LOS ANGELES -- As much fun as the Los Angeles Dodgers have had during their historically hot run this summer, their goals have always extended beyond August.
If they truly want to be remembered fondly by history and look back on their unprecedented run over the past couple of months as a turning point rather than an aberration, they will have to grind out wins in October.
Don Mattingly knows this. That's why the Dodgers manager wasn't overly disappointed after his team lost to the Boston Red Sox 8-1 Sunday, dropping their first series in more than two months.
Mattingly never wants to lose, but if the Dodgers are able to find ways to wins two months from now against the Red Sox or a similarly balanced team in the postseason, he may look back at this series as a vital lesson for a team that made everything look so easy during its run of winning 46 of 56 games.
Over the Dodgers' past two games against Boston, the Red Sox have shut out the Dodgers in all but two innings, with Adrian Gonzalez's two hits in the series against his former team giving the Dodgers their only three runs over that time. Jon Lester and Jake Peavy combined to give up only six hits and striking out 11.
"I think it's a good little lesson for us because if we're going to be fortunate enough to be doing anything and getting anywhere, that's the kind of pitching you're going to see," Mattingly said. "You're going to see teams with a game plan and with veteran pitching that know what they're doing, and you better have a game plan when you walk up there. I think for three games, all their starters basically got ahead in the count and basically pitched to a game plan. It's a good lesson for us. You can't just show up and play. You have to be ready to play."
The Dodgers scored only five runs in the three-game series against Boston, but Mattingly isn't worried about the Dodgers' offense heading into the rest of their homestand, which includes a three-game series against the Chicago Cubs, starting Monday, and a three-game set against the San Diego Padres, starting Friday.
"With good pitching you can't walk up there and just be swinging," Mattingly said. "They're going to have a game plan and if you don't understand what they're doing, they're going to wear you out and that's basically what we've seen for three days. It's what we do, but when you see a veteran staff [it's different]. They're not the young kids from Miami with the power arms that are letting you get back in the count. These guys know what they're doing and they're going to abuse you if you don't know what you're doing."
Over the past two months, the Dodgers seemingly have always known what to do, but the Boston series was always going to serve as a litmus test for them. No team in the American League has more wins than Boston, and the Red Sox and Dodgers, along with the Detroit Tigers and Atlanta Braves, make up the top four teams currently favored to win the World Series.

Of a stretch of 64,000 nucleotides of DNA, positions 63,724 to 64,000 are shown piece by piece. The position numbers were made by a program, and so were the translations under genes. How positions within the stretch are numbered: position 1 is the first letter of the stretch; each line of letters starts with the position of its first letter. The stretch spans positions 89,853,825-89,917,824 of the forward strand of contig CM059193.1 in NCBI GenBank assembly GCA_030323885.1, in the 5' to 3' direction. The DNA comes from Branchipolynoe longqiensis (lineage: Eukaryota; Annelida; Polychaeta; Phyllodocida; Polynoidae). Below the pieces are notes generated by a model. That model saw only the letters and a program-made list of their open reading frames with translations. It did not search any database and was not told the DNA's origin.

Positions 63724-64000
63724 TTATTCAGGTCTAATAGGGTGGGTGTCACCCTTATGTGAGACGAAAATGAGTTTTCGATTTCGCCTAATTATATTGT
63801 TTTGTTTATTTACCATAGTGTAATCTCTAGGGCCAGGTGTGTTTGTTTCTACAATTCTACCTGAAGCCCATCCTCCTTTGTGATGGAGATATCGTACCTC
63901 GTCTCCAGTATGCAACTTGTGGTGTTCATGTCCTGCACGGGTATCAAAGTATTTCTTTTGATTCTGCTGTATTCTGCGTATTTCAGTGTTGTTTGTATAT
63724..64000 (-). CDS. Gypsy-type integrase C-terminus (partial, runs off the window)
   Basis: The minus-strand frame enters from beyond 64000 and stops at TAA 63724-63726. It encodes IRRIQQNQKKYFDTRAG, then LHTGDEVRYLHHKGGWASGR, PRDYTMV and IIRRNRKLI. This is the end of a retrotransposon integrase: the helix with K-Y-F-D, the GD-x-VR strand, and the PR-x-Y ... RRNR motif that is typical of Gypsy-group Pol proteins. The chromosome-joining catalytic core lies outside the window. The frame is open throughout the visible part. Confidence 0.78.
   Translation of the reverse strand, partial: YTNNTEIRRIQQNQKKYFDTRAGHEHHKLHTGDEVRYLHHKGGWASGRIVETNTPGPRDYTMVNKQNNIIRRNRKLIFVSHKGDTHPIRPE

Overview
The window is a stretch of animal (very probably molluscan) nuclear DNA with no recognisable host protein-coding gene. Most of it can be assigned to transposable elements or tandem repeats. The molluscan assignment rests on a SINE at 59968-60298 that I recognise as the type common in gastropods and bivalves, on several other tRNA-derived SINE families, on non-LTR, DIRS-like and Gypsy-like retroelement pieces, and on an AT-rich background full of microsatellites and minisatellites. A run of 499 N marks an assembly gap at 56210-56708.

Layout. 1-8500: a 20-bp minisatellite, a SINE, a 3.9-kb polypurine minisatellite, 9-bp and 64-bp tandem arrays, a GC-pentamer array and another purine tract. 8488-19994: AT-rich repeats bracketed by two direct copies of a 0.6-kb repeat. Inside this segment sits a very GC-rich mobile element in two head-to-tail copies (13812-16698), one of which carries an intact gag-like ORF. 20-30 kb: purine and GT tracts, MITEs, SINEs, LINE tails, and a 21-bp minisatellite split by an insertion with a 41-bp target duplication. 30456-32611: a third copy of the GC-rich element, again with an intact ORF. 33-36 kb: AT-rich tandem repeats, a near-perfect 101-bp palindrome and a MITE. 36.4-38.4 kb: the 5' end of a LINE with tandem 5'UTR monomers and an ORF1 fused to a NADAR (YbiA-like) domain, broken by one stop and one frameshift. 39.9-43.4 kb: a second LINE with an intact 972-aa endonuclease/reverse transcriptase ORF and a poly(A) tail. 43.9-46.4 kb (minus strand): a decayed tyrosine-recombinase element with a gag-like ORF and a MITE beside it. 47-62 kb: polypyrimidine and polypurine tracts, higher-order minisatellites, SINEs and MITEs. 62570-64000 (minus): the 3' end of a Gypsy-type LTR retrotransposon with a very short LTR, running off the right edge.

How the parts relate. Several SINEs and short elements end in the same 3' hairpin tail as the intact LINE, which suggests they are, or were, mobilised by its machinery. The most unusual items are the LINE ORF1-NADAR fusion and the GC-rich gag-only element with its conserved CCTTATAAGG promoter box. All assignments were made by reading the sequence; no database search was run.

The Dodgers know they'll have to play a different kind of baseball down the stretch and in the postseason if they want to make it to their first World Series since 1988.
"That was like a playoff series for us," said Dodgers pitcher Chris Capuano, who took the loss Sunday. "It was a good test."
One of the biggest differences between an August series against the Red Sox and one that could materialize in October is Boston, which didn't face Clayton Kershaw and Zack Greinke this series, presumably won't see Capuano this fall. They would face the Dodgers' lethal 1-2 punch of Kershaw and Greinke, baseball's best pitching duo at the moment.
Without their aces on the mound, the Dodgers dropped back-to-back games at home for the first time since June 10 and lost their first series since June 16 when they dropped two of three on the road to the Pittsburgh Pirates. The Dodgers' 18-series unbeaten streak was a franchise record and the longest in a single season by any team since the 2002 Atlanta Braves went undefeated in 22 straight series.
"A lot of the series we've been able to win we've had Kershaw or Grienke finishing it up, so if you're in a 1-1 situation you end up with one of your horses so you feel pretty good," Mattingly said. "It's never good to lose a series, but it was a good lesson and we'll see how we respond."
The Dodgers didn't seem overly concerned about losing consecutive games for just the second time since June 22 and having their series streak snapped at home.
"It was unheard of, you're going to lose a series here and there," Gonzalez said. "It's been a great run and hopefully we start another run with the next series."
Before the Dodgers think about starting another run, Mattingly said he hopes they learned something from their first series loss in two months that they can use down the line in a far more important series two months from now.
"It was a good series for us because we ran into a team that's an experienced club, that's got veteran players, that grind out at-bats and pitch to game plan," Mattingly said. "That's the kind of team we're going to have to beat if we're going to go anywhere."